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Sports Medicine

Washington Pires, Samuel Penna Wanner, Danusa Dias Soares, Cândido Celso Coimbra
No abstract text is available yet for this article.
July 16, 2018: Sports Medicine
Cecilia Kitic
No abstract text is available yet for this article.
July 16, 2018: Sports Medicine
James L Nuzzo
Rates of participation in physical activity are often not the same between groups in a given demographic category. These differences have been termed 'inequities,' and major health organizations are advocating large-scale initiatives to create 'equity' in physical activity. The aim of this paper is to explain why equity in physical activity is a misguided goal. Equity is a misguided goal because it ignores absolute rates of physical activity (i.e., it is a metric of how one group compares with another), and because it is an automated goal that ignores sizes of 'gaps' between groups...
July 13, 2018: Sports Medicine
David L Mann, H J C Ravensbergen
Classification is a defining characteristic of para-sports whereby eligible athletes are allocated a sport class to compete against others with similar activity limitations. To account for the unique characteristics of each sport, para-sports should develop their own classification system using evidence that demonstrates the impact of impairment on performance in that sport. Although the move towards sport-specific classification has progressed in sports for athletes with physical and intellectual impairments, sports for athletes with vision impairment (VI) continue to use the same three classes irrespective of the sport, with classes delineated by legal definitions of low vision and blindness...
July 9, 2018: Sports Medicine
Pedro E Alcaraz, Jorge Carlos-Vivas, Bruno O Oponjuru, Alejandro Martínez-Rodríguez
Page 1: Abstract, Conclusions, sentence 4. The following sentence, which read.
July 9, 2018: Sports Medicine
Luís Miguel Silva, Henrique Pereira Neiva, Mário Cardoso Marques, Mikel Izquierdo, Daniel Almeida Marinho
BACKGROUND: In team sports, it is imperative that the warm-up improves acute explosive performance. However, the exact strategies, methods, and consequences of different warm-up practices remain unclear. A time delay between the warm-up and match and during half-time could negate the positive metabolic effects of the warm-up. OBJECTIVES: We conducted a systematic review to synthesize and analyze the potential effects of strategies during a warm-up (before match), post-warm-up (time between the end of warm-up and the start of a match), and re-warm-up (half-time break within a match) on explosive performance in team sports...
July 2, 2018: Sports Medicine
Steven J Obst, Luke J Heales, Benjamin L Schrader, Scott A Davis, Keely A Dodd, Cory J Holzberger, Louis B Beavis, Rod S Barrett
BACKGROUND: Changes in the mechanical behaviour of the Achilles and patellar tendons in tendinopathy could affect muscle performance, and have implications for injury prevention and rehabilitation strategies. OBJECTIVES: To determine the effect of clinically diagnosed tendinopathy on the mechanical and material properties of the Achilles tendon (AT) and patellar tendon (PT). DESIGN: Systematic review with meta-analysis. METHODS: A search of electronic databases (SPORTDiscus, CINAHL, PubMed, ScienceDirect and Google Scholar) was conducted to identify research articles that reported local and global in vivo mechanical (e...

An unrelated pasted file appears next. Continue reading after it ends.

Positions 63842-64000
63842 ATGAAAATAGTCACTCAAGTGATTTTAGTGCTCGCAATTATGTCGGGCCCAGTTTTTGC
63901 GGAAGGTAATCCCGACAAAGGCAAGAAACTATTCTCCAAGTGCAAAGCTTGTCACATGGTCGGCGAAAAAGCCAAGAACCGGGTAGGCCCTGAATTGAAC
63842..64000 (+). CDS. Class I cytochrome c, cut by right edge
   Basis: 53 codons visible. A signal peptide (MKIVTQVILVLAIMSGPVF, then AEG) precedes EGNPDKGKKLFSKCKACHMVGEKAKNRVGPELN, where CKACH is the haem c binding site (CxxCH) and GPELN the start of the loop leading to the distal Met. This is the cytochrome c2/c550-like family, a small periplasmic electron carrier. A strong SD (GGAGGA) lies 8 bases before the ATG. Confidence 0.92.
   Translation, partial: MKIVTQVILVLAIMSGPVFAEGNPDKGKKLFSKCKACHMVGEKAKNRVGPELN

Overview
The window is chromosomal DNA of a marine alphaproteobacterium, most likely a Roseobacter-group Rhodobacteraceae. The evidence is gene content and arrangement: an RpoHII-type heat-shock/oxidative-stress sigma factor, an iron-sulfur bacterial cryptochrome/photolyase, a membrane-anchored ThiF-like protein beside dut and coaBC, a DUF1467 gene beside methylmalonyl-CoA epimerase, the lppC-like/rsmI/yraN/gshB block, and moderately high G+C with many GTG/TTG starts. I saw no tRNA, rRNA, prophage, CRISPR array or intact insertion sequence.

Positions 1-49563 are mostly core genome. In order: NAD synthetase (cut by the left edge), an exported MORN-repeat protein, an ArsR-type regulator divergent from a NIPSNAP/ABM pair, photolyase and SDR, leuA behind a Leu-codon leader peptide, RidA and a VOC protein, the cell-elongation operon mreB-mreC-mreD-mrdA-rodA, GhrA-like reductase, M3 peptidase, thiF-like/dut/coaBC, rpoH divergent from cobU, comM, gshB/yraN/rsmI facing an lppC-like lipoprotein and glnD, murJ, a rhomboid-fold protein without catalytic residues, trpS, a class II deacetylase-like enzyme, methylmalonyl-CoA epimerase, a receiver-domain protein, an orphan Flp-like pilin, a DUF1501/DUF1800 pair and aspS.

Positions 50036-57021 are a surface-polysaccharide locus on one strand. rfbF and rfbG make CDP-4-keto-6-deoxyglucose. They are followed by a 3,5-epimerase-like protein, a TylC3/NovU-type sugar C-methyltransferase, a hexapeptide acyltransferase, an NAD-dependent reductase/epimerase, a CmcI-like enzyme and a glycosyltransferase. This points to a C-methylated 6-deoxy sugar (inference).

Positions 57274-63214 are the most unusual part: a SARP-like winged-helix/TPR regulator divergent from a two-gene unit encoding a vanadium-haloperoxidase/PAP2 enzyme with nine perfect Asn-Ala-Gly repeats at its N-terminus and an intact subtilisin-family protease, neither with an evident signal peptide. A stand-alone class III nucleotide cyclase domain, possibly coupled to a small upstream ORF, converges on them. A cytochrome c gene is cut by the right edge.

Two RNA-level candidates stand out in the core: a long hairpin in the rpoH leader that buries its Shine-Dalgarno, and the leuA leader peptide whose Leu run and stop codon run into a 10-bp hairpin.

June 30, 2018: Sports Medicine
John P DiFiori, Arne Güllich, Joel S Brenner, Jean Côté, Brian Hainline, Edward Ryan, Robert M Malina
Participation in sports offers both short-term and long-term physical and psychosocial benefits for children and adolescents. However, an overemphasis on competitive success in youth sports may limit the benefits of participation, and could increase the risk of injury, burnout, and disengagement from physical activity. The National Basketball Association and USA Basketball recently assembled a group of leading experts to share their applied research and practices to address these issues. This review includes the group's analysis of the existing body of research regarding youth sports participation and the related health, performance, and psychosocial outcomes...
June 30, 2018: Sports Medicine
Caroline Bolling, Willem van Mechelen, H Roeline Pasman, Evert Verhagen
It is possible to prevent sports injuries. Unfortunately, the demonstrated efficacy and effectiveness of injury prevention approaches are not translated into lasting real-world effects. Contemporary views in sports medicine and injury prevention suggest that sports injuries are 'complex' phenomena. If the problem we aim to prevent is complex, then the first step in the 'sequence of prevention' that defines the 'injury problem' already needs to have considered this. The purpose of this paper is to revisit the first step of the 'sequence of prevention', and to explore new perspectives that acknowledge the complexity of the sports injury problem...
June 28, 2018: Sports Medicine
Timothy G Eckard, Darin A Padua, Darren W Hearn, Brett S Pexa, Barnett S Frank
BACKGROUND: The relationship between training load and musculoskeletal injury is a rapidly advancing area of research in need of an updated systematic review. OBJECTIVE: This systematic review examined the evidence for the relationship between training load and musculoskeletal injury risk in athlete, military, and first responder (i.e. law enforcement, firefighting, rescue service) populations. METHODS: The CINAHL, EMBASE, MEDLINE, SportDISCUS, and SCOPUS databases were searched using a comprehensive strategy...
June 26, 2018: Sports Medicine
Ryan P McGrath, William J Kraemer, Soham Al Snih, Mark D Peterson
Handgrip strength (HGS) is often used as an indicator of overall muscle strength for aging adults, and low HGS is associated with a variety of poor health outcomes including chronic morbidities, functional disabilities, and all-cause mortality. As public health initiatives and programs target the preservation of muscle strength for aging adults, it is important to understand how HGS factors into the disabling process and the sequence of health events that connect low HGS with premature mortality. Such information will help to inform interventions designed to slow the disabling process and improve health outcomes for those at risk for muscle weakness...